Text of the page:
Spring break has been spent as an escape from the stifling heat of Khon Kaen. First stop, Laos. Laos borders the north of Thailand. To travel there was an adventure in and of itself. The sleeper bus from Khon Kaen to Chiang Mai in the north of Thailand was standard. Our next task was to hop on the 9am bus from Chiang Mai to Chiang Khong. Though we arrived two hours before this bus left, it was already full, and our next chance to get to the boarder was at 2:30pm. We (Jenna and Anne and I—traveling friends) decided this would be okay, because according to what we had read online, the boarder stays open from 6am-10pm, and according to our calculations we would get there right at 8 and have time to cross before it closed. Cabs and Tuk Tuks awaited us as we disembarked the bus, hassling for our business-- the usual drill. We asked to be taken to the boarder, and every single person we asked said ‘mai dai’ which means I can’t or I won’t because it was closed already. Being the stubborn people we are, Anne, Jenna and I concluded that we could walk there on our own. At night. Through this new city we had never been to. The reason we were so intent on crossing the boarder that night was because we had to meet our guides for a trekking and zip-lining jungle experience at 8am the next morning. We had no idea the distance, but we knew general directions to the boarder crossing. About 10 minutes into our walk we begin to feel drops of rain on our heads. ‘Only a little rain,’ we said to one another, nothing we can’t handle. Then the rain began to fall heavier and heavier- big fat drops of water drenching everything we had with us. It was around 9pm now. Up ahead we saw a bright green sign—Tesco Lotus—the Thai version of Walmart. We ran to it, a safe refuge from the tropical storm we had found ourselves in. As we called the one guesthouse that we knew of the power flickered out in Tesco. You know you are in the midst of something when a supermarket loses power. On our drive to the guesthouse (the owner took pity on us and picked us up from Tesco) we saw countless toppled signs. The next day we succumbed to taking a Tuk Tuk as early as we could to the boarder. What we discovered was that the Thai boarder was open from 8am to 8pm, but the Laos boarder’s hours were from 6am-10pm. Makes sense, doesn’t it? Needless to say, it was a good thing that the storm stopped us. It was 10km to the boarder, not the 3km that we thought. And even if we had made it all the way there, we wouldn’t even have been able to cross.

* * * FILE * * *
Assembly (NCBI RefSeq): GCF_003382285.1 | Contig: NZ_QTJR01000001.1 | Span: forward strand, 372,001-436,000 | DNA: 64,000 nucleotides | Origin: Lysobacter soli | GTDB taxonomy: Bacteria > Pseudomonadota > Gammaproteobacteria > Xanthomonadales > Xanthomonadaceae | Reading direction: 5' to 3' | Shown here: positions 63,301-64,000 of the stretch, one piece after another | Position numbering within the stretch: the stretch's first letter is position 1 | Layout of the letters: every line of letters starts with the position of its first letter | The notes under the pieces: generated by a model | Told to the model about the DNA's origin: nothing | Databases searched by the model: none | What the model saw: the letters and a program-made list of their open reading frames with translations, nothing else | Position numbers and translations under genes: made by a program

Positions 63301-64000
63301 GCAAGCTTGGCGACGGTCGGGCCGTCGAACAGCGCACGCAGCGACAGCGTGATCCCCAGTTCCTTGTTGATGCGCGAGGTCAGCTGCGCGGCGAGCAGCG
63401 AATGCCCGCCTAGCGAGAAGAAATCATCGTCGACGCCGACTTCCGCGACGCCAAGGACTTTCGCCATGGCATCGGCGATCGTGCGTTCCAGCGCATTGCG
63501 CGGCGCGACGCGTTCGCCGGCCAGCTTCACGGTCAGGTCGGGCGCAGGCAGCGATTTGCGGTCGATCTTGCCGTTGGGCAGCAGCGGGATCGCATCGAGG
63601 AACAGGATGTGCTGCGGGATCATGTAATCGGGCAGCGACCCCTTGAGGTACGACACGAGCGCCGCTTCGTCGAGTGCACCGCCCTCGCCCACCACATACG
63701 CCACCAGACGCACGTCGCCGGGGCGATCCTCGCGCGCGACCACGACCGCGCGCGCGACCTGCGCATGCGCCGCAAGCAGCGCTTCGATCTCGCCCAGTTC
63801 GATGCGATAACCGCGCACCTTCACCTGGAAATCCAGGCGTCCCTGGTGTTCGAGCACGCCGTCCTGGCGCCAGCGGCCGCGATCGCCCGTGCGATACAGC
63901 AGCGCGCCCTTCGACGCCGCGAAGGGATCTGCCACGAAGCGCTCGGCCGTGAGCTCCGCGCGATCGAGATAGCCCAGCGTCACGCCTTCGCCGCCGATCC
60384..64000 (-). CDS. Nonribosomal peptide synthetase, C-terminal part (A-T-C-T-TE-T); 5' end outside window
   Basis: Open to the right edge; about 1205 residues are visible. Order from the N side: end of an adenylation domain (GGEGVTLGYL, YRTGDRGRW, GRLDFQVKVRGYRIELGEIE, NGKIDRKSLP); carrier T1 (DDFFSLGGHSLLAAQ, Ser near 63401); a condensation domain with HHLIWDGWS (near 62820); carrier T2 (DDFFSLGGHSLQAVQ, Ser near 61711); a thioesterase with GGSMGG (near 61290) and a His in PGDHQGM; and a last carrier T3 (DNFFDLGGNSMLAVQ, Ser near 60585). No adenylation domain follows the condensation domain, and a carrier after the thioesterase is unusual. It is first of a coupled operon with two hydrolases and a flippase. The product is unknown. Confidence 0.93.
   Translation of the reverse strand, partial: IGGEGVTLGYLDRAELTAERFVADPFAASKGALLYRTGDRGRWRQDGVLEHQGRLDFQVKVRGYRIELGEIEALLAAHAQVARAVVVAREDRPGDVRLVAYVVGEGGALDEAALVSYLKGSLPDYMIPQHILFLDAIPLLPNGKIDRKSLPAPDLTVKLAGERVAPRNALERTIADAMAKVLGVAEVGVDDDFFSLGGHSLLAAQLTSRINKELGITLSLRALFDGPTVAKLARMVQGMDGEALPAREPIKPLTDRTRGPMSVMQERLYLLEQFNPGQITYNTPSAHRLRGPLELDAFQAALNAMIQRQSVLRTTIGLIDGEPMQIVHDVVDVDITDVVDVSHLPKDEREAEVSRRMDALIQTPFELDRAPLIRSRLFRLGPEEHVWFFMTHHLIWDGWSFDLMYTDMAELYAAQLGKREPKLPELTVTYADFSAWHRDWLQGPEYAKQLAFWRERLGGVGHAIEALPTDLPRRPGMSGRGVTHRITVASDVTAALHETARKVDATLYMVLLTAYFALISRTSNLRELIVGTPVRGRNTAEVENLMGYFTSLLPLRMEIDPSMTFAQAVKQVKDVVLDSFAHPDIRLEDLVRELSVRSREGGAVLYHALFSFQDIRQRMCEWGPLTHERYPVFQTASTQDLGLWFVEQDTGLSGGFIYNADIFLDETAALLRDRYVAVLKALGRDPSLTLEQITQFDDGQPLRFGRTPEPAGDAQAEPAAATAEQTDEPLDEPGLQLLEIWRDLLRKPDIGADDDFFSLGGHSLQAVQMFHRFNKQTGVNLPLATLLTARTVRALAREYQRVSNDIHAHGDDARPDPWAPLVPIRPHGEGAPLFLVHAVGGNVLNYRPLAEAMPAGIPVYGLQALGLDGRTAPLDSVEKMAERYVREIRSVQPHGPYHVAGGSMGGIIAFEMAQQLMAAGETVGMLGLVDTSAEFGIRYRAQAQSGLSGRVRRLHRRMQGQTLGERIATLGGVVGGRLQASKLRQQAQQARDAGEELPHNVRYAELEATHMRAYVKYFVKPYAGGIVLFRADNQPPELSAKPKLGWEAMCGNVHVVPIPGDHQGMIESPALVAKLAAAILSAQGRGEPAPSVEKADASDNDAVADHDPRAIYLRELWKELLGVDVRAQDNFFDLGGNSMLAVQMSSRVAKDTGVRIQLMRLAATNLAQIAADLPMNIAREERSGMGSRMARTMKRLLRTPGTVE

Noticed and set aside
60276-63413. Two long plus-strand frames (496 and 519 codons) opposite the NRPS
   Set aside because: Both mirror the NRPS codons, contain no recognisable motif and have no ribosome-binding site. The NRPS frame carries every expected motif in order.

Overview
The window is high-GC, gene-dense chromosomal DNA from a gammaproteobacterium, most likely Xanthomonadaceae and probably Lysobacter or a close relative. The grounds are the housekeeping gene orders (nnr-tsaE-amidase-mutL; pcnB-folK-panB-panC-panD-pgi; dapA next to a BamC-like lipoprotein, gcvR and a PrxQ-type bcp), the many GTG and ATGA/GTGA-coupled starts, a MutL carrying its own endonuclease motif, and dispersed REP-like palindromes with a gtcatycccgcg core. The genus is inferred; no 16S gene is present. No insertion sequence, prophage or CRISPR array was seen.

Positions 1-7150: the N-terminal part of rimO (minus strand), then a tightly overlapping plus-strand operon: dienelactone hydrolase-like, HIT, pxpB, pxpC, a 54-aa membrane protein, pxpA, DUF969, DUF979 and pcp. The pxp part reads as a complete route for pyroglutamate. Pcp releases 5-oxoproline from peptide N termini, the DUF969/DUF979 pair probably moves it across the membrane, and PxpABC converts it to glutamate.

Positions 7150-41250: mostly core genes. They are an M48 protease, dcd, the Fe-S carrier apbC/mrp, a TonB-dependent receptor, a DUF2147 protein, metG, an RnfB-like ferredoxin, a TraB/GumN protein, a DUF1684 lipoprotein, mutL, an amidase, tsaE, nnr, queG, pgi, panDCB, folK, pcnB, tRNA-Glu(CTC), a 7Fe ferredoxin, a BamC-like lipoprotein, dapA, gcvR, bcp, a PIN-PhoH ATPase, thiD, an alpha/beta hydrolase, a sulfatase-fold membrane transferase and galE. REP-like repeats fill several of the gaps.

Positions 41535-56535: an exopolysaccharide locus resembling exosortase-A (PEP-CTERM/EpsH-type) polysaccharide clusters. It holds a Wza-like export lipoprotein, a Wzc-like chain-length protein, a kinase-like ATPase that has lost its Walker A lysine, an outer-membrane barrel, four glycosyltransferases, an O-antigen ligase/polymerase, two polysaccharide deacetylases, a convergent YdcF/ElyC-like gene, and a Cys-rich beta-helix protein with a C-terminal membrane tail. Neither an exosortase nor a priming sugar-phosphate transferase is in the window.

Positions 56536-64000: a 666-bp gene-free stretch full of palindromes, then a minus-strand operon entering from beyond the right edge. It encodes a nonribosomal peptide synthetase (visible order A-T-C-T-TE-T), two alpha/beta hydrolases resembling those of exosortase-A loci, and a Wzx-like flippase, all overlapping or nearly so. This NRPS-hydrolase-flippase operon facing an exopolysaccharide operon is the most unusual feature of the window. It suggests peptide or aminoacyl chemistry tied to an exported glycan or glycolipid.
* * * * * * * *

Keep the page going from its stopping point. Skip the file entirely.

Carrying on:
As we raced in the Song Taew through Huay Xai, a small town on our way to Bokeo Nature Reserve for our three days in the jungle, I took in the new country that surrounded me. The town looked just like Thai towns that I had driven through countless times. Leaving the town, however, I was struck by how green, lush, and untouched Laos nature seemed. Fresh air did me well. The clean sweetness of the jungle air was precisely what I needed, and the joys of hiking, zip-lining, and tree house living satisfied my need for nature.